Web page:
Advances in Immunotherapy: Using an Antibiotic to Remote-control CAR T cells

A study published recently in the AACR’s journal Cancer Immunology Research describes an important update to the CAR T-cell technology, in which researchers have devised a mechanism to turn the CAR T cells “on” or “off” using a remote-control switch in an effort to tackle the toxic side effects of this promising form of immunotherapy. The switch is the antibiotic doxycycline.

As described previously on this blog, CAR T-cell therapy is a type of investigational immunotherapy that is based on a technology called adoptive T-cell transfer. It involves removing T cells from a cancer patient’s body, then modifying them so that when reintroduced into the patient’s body, the “equipped” T cells can multiply, recognize the patient’s cancer cells, and attack them.

CD19CAR T-cell therapy is a type of CAR T-cell therapy that targets the protein CD19 present in B cells. CTL019, a form of CD19CAR T-cell therapy, received a breakthrough therapy designation from the FDA in July 2014 to help expedite the development of this therapy for patients with relapsed/refractory acute lymphoblastic leukemia. This investigational therapy has resulted in exceptional treatment outcomes in some pediatric patients with leukemia, the most common type of childhood cancer.

So, what is the problem?

The CD19CAR T-cell therapy currently being tested in clinical trials to treat B-cell cancers are always switched on and not selective, meaning, they cannot distinguish cancerous B cells that have high levels of CD19 from normal B cells that have physiological (lower) levels of the same protein. Depleting B cells can be tolerated by adults undergoing this treatment who have non-CD19-expressing immune cells with established immunologic memory, but that is not the case with children. Depleting B cells in children, therefore, can result in increased risk of infection and other complications. So, researchers have been experimenting on ways to tinker with CAR T cells to make them more specific and safe. One approach is to be able to turn the CAR T cells on or off using a remote-control switch, as demonstrated by the authors of this study.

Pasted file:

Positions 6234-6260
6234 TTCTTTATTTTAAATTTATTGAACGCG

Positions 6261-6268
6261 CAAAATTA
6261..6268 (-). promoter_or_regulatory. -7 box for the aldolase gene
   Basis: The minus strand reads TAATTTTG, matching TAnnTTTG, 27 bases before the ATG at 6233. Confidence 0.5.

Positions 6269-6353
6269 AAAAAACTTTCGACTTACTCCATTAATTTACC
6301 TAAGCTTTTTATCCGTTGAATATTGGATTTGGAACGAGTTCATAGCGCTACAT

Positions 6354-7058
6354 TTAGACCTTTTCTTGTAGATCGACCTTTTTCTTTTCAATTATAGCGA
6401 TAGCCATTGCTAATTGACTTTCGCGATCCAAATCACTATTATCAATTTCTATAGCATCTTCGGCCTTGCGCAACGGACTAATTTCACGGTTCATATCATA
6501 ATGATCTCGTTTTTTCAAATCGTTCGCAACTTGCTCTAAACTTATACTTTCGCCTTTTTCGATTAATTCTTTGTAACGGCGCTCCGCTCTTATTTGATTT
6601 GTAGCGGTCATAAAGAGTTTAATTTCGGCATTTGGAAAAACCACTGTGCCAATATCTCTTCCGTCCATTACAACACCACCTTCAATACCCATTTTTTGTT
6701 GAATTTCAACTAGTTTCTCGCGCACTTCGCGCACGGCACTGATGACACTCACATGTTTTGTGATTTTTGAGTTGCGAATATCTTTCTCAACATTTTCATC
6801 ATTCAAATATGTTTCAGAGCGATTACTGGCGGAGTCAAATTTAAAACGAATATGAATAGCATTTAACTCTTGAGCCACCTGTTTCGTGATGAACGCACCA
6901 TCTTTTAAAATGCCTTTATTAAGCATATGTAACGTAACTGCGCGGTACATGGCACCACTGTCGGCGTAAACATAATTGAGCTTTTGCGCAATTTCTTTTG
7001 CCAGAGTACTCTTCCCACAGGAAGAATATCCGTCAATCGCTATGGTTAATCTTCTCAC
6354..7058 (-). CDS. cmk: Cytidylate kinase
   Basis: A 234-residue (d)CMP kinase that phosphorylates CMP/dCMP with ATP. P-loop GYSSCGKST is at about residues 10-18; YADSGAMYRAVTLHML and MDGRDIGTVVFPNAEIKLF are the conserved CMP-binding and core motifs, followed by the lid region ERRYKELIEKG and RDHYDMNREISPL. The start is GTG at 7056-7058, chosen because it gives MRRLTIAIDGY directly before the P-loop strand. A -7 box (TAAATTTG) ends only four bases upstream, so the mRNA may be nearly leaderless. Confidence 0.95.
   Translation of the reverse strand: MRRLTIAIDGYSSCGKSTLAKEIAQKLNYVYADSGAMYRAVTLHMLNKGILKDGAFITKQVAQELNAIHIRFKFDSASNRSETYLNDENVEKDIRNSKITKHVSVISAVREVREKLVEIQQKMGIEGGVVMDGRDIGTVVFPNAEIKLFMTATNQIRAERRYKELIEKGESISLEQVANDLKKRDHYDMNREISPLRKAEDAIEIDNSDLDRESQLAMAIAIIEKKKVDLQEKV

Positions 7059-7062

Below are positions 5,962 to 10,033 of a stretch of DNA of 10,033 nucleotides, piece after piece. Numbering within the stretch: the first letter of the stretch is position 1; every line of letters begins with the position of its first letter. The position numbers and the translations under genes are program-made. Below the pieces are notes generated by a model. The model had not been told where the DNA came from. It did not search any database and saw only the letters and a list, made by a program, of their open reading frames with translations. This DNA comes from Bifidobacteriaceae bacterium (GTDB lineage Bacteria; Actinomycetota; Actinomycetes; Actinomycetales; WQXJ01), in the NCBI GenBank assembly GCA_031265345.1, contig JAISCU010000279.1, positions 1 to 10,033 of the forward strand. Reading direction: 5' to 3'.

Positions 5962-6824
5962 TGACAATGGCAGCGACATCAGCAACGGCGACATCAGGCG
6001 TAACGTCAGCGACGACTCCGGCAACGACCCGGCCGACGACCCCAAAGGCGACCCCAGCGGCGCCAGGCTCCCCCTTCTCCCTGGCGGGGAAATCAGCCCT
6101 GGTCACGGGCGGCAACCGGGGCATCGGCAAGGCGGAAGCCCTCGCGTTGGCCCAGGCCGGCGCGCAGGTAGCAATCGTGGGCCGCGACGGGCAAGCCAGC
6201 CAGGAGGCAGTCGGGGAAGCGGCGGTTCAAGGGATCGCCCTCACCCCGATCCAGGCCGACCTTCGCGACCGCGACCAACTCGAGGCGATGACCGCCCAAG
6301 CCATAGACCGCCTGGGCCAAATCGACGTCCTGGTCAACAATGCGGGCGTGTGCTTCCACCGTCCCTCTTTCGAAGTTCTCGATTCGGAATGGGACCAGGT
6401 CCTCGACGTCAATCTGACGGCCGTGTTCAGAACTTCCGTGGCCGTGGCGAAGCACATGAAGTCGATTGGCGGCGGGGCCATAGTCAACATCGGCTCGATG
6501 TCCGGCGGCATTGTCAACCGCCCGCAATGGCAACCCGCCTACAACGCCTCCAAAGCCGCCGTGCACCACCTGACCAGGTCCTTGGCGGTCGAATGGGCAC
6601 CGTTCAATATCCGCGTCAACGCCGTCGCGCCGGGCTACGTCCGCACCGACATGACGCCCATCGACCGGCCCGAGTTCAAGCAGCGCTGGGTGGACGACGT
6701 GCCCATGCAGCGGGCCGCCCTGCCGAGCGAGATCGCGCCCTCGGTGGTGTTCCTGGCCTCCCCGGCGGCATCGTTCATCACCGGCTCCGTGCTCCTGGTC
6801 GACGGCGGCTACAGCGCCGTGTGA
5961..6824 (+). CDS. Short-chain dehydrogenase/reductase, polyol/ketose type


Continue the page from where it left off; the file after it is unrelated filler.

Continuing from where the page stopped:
Why remote-control CAR T cells?


Seitaro Terakura, MD, PhD

“When considering CAR T-cell therapy, one of the major concerns is the ‘on-target, off-tumor’ effects. To reduce the toxicity, it is desirable to make the T cells switchable,” says study author Seitaro Terakura, MD, PhD, research associate in the Department of Hematology and Oncology at Nagoya University Graduate School of Medicine in Japan, who co-developed a “Tet-on inducible system” that can control CD19CAR expression during therapy.

“Before the emergence of switchable CAR, suicide-gene system was the mainstay of controlling gene-modified T cells,” Terakura explains. Suicide-gene system is a technology in which the CAR T cells are designed to self-destruct when an appropriate agent is administered to the patient. “However, we don’t want to kill the gene-modified T cells because preparation of gene-modified T cells is always very expensive,” he adds.

Further, eliminating the modified T cells altogether may also result in disease progression. “Instead, we wanted to keep those modified CAR T cells alive and controllable by administering a drug,” Terakura explains.

The Tet-on inducible system

The Tet-on system is an inducible gene expression system in which the antibiotic doxycycline (which belongs to the tetracycline class of antibiotics, hence the name Tet), when administered, binds to the transcription start-site of the gene to make the protein of the gene of interest. In this particular study, the researchers engineered a reverse Tet transactivator (rtTA), which comprises a doxycycline-binding Tet-repressor mutant protein and a C-terminal activator domain from the herpes simplex virus VP16 protein.